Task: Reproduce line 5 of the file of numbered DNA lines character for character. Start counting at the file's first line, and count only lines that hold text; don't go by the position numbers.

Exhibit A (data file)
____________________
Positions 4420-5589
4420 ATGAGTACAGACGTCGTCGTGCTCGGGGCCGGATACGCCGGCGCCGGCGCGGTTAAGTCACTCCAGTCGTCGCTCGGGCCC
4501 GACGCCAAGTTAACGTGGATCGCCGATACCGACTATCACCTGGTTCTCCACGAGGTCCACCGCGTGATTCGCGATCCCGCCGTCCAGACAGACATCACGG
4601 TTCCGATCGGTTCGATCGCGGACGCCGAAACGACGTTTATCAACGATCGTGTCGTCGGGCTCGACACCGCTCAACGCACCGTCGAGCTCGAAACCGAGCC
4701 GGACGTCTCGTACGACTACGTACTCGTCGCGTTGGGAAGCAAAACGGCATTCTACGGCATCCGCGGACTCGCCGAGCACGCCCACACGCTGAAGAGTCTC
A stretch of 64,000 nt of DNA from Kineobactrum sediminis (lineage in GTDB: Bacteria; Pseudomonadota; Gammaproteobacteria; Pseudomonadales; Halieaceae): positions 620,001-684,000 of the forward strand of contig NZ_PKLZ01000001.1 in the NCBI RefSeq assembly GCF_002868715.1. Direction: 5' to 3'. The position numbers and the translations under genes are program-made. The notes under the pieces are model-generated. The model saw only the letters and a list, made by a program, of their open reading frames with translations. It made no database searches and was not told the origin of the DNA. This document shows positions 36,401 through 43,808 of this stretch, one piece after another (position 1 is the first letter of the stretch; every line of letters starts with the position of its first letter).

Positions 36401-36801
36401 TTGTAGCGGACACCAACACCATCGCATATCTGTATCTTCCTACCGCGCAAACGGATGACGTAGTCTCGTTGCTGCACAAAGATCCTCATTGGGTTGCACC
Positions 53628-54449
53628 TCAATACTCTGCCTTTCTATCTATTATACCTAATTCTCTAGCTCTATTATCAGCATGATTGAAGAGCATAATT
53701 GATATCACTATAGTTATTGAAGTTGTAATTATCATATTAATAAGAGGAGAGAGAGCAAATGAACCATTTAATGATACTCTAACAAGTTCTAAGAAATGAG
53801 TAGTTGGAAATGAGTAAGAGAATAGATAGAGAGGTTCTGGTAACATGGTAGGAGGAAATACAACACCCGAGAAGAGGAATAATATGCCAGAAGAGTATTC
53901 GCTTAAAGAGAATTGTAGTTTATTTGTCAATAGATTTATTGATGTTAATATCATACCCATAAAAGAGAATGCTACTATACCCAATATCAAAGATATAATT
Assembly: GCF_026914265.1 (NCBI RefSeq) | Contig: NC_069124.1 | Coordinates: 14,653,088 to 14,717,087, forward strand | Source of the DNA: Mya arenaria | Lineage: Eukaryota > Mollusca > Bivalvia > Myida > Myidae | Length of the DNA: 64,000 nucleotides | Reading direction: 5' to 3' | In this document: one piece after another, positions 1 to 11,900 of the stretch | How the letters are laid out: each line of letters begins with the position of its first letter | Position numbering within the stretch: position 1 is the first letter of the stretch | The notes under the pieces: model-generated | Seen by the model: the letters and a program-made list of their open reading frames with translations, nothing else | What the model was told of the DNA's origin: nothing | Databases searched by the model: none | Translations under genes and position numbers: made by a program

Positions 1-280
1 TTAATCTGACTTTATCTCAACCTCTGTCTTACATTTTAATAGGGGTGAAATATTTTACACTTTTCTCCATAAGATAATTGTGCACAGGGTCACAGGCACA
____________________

4701 GGACGTCTCGTACGACTACGTACTCGTCGCGTTGGGAAGCAAAACGGCATTCTACGGCATCCGCGGACTCGCCGAGCACGCCCACACGCTGAAGAGTCTC